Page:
Opened 2 years ago

Last modified 4 months ago

#8809 new feature request

Prettier error messages?

Reported by: joelteon Owned by:
Priority: normal Milestone:
Component: Compiler Version: 7.9
Keywords: Cc: bgamari, adamgundry, alanz, gridaphobe, mgsloan
Operating System: Unknown/Multiple Architecture: Unknown/Multiple
Type of failure: None/Unknown Test Case:
Blocked By: Blocking:
Related Tickets: #8809,#10073,#10179 Differential Rev(s):
Wiki Page:


clang has very nice-looking error messages.

pretty.c:6:7: warning: incompatible pointer to integer conversion passing 'char [14]' to parameter of type 'int' [-Wint-conversion]
  foo("Hello, world!");
pretty.c:1:14: note: passing argument to parameter 'i' here
void foo(int i) {
1 warning generated.

ghc's error messages are not so good.

    Couldn't match expected type ‘()’ with actual type ‘[Char]’
    In the first argument of ‘f’, namely ‘"Hello, world!"’
    In the second argument of ‘($)’, namely ‘f "Hello, world!"’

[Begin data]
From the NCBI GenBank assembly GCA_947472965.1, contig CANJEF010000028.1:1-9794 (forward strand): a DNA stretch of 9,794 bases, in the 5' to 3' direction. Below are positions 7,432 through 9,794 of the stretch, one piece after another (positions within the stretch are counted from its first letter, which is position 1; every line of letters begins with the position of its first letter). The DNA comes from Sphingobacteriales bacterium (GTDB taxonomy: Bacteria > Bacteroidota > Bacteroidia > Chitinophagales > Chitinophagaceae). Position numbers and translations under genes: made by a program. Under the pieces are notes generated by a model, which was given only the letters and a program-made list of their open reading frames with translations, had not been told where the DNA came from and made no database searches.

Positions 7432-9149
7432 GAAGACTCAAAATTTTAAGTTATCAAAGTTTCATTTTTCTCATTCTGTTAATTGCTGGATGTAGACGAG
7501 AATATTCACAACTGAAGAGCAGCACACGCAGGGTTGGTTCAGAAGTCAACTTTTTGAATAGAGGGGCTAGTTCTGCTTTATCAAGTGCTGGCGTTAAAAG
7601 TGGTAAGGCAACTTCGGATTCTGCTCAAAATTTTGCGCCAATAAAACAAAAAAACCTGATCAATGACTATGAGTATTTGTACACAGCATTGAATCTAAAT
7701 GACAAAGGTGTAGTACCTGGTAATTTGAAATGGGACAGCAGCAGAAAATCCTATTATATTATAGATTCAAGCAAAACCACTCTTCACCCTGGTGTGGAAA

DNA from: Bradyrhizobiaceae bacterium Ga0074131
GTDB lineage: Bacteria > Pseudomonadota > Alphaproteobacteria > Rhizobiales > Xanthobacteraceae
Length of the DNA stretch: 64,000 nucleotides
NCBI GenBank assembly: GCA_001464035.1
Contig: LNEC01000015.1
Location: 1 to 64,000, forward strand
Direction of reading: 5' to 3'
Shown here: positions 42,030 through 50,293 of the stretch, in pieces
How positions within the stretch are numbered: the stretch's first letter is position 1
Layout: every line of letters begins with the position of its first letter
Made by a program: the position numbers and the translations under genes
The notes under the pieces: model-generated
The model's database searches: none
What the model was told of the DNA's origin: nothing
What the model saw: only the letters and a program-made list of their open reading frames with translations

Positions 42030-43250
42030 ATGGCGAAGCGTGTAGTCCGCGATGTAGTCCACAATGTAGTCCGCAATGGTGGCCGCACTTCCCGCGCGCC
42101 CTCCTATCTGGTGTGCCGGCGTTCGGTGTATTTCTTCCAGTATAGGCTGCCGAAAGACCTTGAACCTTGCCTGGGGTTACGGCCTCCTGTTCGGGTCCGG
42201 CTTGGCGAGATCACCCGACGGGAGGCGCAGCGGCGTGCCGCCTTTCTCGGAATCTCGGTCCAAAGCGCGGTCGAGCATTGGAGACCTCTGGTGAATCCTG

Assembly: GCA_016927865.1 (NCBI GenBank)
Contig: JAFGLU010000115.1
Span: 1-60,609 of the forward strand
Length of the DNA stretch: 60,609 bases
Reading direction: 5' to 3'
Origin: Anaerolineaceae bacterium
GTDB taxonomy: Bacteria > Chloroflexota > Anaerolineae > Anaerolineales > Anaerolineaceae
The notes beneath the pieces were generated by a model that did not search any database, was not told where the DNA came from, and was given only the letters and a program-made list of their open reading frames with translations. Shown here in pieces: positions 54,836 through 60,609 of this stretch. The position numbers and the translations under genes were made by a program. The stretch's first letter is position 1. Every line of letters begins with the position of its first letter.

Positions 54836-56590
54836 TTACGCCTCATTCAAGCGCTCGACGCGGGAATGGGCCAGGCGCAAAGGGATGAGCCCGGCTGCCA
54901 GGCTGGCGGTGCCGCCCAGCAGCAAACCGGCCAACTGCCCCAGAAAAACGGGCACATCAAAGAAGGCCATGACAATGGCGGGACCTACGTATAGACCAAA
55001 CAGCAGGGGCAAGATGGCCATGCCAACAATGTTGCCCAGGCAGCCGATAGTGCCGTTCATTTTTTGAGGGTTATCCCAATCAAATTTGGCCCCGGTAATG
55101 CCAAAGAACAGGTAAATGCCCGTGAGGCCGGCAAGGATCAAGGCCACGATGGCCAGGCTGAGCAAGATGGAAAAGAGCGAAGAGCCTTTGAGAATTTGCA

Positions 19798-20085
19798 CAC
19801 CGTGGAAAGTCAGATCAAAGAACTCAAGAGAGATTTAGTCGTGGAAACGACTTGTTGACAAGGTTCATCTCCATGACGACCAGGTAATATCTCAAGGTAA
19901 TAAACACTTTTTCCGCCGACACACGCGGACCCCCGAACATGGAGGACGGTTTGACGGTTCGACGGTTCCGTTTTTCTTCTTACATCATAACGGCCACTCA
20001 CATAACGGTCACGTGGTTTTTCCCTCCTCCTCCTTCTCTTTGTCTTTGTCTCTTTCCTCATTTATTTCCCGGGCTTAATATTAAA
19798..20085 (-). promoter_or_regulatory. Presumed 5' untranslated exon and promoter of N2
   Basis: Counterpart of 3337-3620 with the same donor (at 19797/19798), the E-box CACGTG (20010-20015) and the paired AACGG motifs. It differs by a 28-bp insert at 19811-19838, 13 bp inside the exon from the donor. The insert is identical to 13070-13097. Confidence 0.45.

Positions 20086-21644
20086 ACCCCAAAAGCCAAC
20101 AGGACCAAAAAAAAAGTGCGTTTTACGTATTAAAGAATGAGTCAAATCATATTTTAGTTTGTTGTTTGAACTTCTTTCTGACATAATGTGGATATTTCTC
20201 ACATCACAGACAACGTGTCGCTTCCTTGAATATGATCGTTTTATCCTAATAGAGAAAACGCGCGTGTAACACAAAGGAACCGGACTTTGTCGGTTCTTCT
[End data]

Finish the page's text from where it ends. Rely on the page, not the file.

In the expression: print $ f "Hello, world!"

In my opinion, there are three independent improvements that could be made to GHC error messages and warnings: color, context and whitespace. Currently they're blobs of text.

Consider all three applied to error messages:

ugly.hs:7:18: error: Argument to 'f' is type '[Char]' but expected 'Int'
main = print $ f "Hello, world!"

ugly.hs:3:1: note: type of 'f' is given here:
f :: () -> IO ()


ugly.hs: note: type of 'f' is inferred:
f :: forall m. Monad m => () -> m ()

In my opinion, context and whitespace are more important that color. Even without color, compare this error message to the one shown above:

ugly.hs:7:18: error: Argument to 'f' is type '[Char]' but expected 'Int'
main = print $ f "Hello, world!"

ugly.hs:3:1: note: type of 'f' is given here:
f :: () -> IO ()

In my opinion this is much easier to visually process than GHC's current messages.

Change History (17)

comment:1 Changed 2 years ago by schyler